8. Bayesian optimization with improved scalability and derivative information for efficient design of nanophotonic structures, X. Garcia Santiago, et al., J. Light. Technol. 39, 167 (2021)
  9. Hot Electron Generation through Near-Field Excitation of Plasmonic Nanoresonators, F. Binkowski, et al., ACS Photonics 8, 1243 (2021)
  10. Hot electrons generated in chiral plasmonic nanocrystals as a mechanism for surface photochemistry and chiral growth, L. Khosravi Khorashad, et al., J. Am. Chem. Soc. 142, 4193 (2020)
  11. Long-and short-ranged chiral interactions in DNA-assembled plasmonic chains, K. Martens, et al., Nat. Commun. 12, 2025 (2021)
  12. Field Heterogeneities and Their Impact on Photocatalysis: Combining Optical and Kinetic Monte Carlo Simulations on the Nanoscale, M. Hammerschmidt, et al., J. Phys. Chem. C 124, 3177 (2020)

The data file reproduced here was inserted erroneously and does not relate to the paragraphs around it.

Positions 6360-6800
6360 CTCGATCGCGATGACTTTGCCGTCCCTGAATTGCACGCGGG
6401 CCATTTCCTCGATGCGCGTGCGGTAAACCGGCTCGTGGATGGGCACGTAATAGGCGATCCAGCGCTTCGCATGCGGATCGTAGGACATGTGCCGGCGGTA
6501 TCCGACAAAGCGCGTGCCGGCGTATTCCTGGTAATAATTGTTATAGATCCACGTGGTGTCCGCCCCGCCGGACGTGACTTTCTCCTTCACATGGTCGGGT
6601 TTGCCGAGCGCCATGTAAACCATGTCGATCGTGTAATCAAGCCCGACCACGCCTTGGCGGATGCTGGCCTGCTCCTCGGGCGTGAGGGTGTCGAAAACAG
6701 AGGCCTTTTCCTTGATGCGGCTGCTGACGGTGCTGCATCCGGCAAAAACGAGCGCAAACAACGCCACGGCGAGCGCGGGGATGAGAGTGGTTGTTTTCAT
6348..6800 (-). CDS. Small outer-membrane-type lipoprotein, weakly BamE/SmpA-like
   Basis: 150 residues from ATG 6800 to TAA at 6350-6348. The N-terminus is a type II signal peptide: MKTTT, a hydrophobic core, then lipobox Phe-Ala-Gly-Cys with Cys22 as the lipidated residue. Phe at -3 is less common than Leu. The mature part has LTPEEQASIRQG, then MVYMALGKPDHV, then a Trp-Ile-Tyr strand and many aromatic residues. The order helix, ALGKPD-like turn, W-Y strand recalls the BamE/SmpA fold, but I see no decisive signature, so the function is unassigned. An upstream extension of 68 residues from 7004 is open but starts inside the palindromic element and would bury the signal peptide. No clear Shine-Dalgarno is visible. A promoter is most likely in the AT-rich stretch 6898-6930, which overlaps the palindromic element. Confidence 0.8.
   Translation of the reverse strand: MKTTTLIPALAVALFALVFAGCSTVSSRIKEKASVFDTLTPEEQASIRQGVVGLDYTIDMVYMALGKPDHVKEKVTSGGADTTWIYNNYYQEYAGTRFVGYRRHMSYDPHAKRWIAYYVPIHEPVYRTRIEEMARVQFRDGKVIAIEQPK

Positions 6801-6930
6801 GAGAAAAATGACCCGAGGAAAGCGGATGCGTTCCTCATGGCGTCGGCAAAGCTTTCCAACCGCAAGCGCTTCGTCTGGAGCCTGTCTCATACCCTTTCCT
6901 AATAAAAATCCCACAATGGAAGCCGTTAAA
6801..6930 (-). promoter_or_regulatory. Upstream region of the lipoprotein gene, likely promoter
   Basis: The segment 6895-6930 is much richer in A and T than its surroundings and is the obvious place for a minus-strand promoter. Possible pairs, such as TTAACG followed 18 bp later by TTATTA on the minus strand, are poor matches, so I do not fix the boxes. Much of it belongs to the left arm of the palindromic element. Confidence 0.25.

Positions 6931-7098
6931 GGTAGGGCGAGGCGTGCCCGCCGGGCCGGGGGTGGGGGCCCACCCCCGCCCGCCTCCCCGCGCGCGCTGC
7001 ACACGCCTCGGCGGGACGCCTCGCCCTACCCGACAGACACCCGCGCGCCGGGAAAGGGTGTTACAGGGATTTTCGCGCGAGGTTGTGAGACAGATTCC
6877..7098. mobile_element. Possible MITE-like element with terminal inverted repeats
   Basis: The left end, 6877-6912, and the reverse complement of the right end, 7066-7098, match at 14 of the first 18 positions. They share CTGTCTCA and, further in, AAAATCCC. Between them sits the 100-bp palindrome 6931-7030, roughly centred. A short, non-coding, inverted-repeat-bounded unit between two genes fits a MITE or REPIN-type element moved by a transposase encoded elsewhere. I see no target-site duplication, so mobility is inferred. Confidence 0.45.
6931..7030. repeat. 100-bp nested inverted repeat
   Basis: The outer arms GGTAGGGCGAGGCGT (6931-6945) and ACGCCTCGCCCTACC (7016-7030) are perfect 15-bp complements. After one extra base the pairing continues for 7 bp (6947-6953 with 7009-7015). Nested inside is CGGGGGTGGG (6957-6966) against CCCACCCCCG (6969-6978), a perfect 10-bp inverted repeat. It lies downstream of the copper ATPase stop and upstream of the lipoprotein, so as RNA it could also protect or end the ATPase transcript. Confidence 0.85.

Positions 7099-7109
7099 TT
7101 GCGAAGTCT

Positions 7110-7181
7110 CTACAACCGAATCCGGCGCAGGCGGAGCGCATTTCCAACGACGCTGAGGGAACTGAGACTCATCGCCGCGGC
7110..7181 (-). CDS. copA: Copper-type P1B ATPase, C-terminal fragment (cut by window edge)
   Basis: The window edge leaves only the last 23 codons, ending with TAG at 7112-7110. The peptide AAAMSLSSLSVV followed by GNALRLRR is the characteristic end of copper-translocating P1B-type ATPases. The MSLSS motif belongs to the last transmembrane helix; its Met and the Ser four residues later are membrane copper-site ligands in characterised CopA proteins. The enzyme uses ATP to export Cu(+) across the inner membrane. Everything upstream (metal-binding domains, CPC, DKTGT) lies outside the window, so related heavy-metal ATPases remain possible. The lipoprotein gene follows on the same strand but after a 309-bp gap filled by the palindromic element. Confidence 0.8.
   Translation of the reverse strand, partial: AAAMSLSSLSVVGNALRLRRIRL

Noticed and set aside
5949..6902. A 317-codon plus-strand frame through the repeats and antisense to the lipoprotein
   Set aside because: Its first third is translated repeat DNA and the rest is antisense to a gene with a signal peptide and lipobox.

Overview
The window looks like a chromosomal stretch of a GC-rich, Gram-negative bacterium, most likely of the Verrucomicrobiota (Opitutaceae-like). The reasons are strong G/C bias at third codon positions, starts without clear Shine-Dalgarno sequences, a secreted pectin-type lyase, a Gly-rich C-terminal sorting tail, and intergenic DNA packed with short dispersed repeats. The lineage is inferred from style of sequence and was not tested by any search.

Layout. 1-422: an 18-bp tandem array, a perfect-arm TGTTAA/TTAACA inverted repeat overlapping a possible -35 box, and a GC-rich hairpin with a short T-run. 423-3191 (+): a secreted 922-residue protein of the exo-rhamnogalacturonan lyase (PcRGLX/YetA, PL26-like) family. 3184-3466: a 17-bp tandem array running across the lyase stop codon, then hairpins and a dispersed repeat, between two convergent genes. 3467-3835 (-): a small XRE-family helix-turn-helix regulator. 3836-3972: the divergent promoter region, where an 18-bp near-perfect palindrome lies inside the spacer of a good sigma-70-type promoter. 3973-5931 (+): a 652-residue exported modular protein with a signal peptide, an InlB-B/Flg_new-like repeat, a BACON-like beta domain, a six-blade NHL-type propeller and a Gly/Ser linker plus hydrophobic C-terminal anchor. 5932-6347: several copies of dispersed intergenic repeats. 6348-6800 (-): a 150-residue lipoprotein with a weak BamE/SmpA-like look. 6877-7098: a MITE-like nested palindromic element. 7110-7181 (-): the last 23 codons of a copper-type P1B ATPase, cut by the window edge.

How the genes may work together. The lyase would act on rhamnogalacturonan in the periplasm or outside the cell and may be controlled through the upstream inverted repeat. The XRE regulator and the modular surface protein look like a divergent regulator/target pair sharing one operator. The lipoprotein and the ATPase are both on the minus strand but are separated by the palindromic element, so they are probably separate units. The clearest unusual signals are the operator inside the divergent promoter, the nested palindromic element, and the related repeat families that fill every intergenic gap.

13. Axial localization and tracking of self-interference nanoparticles by lateral point spread functions, Y. Liu, et al., Nat. Commun. 12, 2019 (2021)
  14. Nanopatterned Sapphire Substrates in Deep-UV LEDs: Is there an Optical Benefit?, P. Manley, et al., Opt. Express 28, 3619 (2020)
  15. Tripling the light extraction efficiency of a deep ultraviolet LED using a nanostructured p-contact, E. Lopez Fraguas, et al., Sci. Rep. 12, 11480 (2022)
  16. Double-layer metasurface for enhanced photon up-conversion, P. Manley, et al., APL Photon. 6, 036103 (2021)
  17. Progressive self-boosting anapole-enhanced deep-ultraviolet third harmonic during few-cycle laser radiation, L. Shi, et al., ACS Photonics 7, 1655 (2020)
  18. Improved Quantum Efficiency by Advanced Light Management in Nanotextured Solution-Processed Perovskite Solar Cells, P. Tockhorn, et al., ACS Photonics 7, 2589 (2020)
  19. Nano-optical designs enhance monolithic perovskite/silicon tandem solar cells toward 29.8% efficiency, P. Tockhorn, et al., Nat. Nanotechnol. 17, 1214 (2022)

Selected Pictures

Image: Visualization of the electromagnetic field distribution in a silicon nano-resonator.

Image: Plasmonic resonance in a metal nano-wire.